Melbourne-based architecture firm Timmins+Whyte has been engaged by the clients to add a double-height extension to Lantern House, a Victorian terrace located in North Melbourne. Like most heritage homes, this 19th-century structure had undergone add-ons throughout its life that needed to be reimagined, with the main goal of opening and brightening up the house to comfortably shelter a family of 5.
“A small footprint housing an open plan living space can be challenging to avoid cramped functions. Our clients wanted to live, cook, gather, and lounge, read and socialise in one sunny externally connected space. In order to give the functions definition, ceiling volumes and textures were utilized to create zones. A double height void space connects the landscaped spaces to the east and west both visually and physically, and a balcony area becomes a part of the space to read or converse.” – Timmins+Whyte Architects
The void has a grand scale, similar to the original heritage listed section of the house in the front. The extension, however, is a light, bright breathing space of calm, in contrast to its Victorian, heavy, dark street address. To protect the honey-colored local timber (Tasmanian oak) interior linings, windows, and doors from the weather, a shell was constructed with Matte white Colorbond cladding on a lightweight timber structure.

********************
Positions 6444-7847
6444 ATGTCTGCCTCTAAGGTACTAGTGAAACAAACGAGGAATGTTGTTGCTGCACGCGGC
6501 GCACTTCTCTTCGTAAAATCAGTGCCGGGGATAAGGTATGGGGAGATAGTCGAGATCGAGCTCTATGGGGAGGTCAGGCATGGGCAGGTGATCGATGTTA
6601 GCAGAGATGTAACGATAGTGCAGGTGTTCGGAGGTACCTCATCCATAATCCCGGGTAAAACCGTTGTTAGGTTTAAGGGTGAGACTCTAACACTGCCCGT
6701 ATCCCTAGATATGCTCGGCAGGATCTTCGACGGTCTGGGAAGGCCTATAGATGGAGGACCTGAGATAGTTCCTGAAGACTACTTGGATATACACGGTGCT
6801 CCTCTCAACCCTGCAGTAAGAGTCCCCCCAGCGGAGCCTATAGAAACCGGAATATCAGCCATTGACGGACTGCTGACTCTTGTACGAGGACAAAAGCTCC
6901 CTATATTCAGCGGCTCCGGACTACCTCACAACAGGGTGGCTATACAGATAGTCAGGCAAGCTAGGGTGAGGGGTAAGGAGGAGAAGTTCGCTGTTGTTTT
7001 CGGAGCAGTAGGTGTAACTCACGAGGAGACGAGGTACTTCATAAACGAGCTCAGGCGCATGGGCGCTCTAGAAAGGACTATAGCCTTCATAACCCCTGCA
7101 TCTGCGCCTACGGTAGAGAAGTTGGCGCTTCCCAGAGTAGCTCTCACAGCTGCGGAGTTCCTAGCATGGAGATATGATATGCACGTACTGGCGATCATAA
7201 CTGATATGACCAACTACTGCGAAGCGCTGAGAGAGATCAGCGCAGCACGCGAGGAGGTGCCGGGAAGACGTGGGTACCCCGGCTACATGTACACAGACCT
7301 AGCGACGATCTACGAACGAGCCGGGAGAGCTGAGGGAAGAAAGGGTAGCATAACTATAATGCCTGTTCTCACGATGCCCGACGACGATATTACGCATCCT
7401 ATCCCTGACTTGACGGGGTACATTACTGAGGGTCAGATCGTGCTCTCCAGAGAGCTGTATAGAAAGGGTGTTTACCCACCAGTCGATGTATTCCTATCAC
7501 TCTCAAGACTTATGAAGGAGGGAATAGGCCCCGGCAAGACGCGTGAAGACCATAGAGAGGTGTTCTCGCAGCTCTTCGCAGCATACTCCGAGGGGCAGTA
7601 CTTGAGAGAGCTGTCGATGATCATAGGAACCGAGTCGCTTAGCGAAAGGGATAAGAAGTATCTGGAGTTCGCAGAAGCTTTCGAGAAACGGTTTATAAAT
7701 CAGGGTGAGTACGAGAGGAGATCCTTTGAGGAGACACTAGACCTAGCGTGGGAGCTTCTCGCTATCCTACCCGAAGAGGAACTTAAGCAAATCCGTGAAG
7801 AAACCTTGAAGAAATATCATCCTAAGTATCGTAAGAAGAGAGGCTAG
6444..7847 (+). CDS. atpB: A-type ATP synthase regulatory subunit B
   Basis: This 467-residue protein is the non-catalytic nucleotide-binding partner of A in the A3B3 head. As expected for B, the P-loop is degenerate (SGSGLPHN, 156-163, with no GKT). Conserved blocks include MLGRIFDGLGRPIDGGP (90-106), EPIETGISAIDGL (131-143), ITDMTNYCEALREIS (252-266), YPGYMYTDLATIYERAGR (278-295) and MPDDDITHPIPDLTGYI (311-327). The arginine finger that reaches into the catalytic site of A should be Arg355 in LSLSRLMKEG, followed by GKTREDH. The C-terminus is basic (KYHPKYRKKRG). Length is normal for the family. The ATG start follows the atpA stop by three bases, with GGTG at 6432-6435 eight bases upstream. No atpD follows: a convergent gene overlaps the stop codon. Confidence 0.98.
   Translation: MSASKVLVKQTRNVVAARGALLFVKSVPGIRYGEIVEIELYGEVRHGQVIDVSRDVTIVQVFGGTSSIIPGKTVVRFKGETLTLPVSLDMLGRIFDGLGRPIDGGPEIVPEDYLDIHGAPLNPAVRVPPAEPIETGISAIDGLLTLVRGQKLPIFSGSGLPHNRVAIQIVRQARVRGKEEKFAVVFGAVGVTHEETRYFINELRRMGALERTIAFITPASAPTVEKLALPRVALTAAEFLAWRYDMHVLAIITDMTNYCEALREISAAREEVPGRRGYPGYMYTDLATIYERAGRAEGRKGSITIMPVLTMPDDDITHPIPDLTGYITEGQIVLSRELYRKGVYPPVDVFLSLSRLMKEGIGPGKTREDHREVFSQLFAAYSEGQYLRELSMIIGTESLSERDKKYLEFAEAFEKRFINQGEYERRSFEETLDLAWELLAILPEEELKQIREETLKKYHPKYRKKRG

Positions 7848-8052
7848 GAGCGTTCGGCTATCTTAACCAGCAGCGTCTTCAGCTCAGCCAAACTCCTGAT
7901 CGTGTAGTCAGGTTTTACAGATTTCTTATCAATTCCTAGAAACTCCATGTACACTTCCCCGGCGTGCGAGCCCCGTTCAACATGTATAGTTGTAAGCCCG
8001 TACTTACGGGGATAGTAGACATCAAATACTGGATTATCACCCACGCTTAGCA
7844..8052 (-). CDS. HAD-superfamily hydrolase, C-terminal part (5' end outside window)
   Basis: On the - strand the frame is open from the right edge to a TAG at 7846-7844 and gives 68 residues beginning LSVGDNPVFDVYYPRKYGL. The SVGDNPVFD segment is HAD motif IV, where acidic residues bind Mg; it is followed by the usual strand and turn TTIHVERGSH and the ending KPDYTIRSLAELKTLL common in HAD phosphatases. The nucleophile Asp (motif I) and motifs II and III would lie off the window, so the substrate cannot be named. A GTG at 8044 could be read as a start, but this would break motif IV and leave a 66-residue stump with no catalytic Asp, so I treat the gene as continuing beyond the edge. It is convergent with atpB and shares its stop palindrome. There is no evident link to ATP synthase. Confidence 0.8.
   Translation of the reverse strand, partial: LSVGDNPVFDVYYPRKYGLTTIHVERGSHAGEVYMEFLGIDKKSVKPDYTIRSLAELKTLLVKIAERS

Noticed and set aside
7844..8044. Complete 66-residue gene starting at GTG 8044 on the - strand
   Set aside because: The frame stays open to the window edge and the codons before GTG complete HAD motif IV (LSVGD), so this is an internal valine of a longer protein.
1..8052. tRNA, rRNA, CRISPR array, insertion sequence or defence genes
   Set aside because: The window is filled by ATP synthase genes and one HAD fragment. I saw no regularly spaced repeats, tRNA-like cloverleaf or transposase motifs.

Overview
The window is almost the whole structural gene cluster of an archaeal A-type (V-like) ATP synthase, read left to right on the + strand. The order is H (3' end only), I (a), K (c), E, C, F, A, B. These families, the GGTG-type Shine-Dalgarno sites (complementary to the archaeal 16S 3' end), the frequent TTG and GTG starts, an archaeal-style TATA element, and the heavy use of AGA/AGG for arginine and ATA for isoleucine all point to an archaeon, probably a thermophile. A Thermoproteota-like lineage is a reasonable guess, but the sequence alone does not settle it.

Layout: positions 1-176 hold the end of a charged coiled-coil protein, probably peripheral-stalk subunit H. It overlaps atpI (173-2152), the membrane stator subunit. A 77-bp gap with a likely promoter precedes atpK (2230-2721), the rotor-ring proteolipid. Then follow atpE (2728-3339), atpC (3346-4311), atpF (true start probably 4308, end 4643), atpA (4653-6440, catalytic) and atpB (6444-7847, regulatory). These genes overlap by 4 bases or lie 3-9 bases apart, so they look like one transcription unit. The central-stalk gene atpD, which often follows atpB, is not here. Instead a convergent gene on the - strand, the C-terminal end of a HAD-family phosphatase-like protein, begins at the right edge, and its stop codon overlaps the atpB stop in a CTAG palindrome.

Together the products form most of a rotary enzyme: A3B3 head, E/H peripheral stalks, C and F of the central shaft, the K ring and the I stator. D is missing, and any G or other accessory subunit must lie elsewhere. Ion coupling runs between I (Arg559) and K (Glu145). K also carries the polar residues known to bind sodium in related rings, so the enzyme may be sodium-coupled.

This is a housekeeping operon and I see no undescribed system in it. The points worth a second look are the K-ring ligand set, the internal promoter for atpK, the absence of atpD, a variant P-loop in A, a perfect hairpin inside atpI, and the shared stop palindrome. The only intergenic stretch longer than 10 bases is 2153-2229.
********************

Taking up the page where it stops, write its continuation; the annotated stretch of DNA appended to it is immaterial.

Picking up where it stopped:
The ground floor of the Lantern House extension employs passive cooling techniques in the summer with operable skylights, fans, and louvered windows. Through the remotely operated blinds on the upper level expanses of glass, the extension has been intended to play with light, allowing the space to bathe in it or retreat from it. The project also incorporates a large water bladder under the front verandah to water the gardens and solar panels on the roof for energy.
The house is divided into a series of choreographed spaces, each with a different view of the outside. There is a sense of tranquillity as if you are at a day spa. It has a soft, light, and uncomplicated feel to it. The main living and kitchen areas now feel like they’re a part of the whole site, and they’ll adapt and develop as the garden expands.
Project: Lantern House
Architect: Timmins+Whyte Architects
Location: Melbourne, Australia
Engineering: Robin Bliem and Associates
Landscape: Design by Mud Office, construction by Josh Norman Landscapes
Builder: Barkers Burke
Photography: Peter Bennetts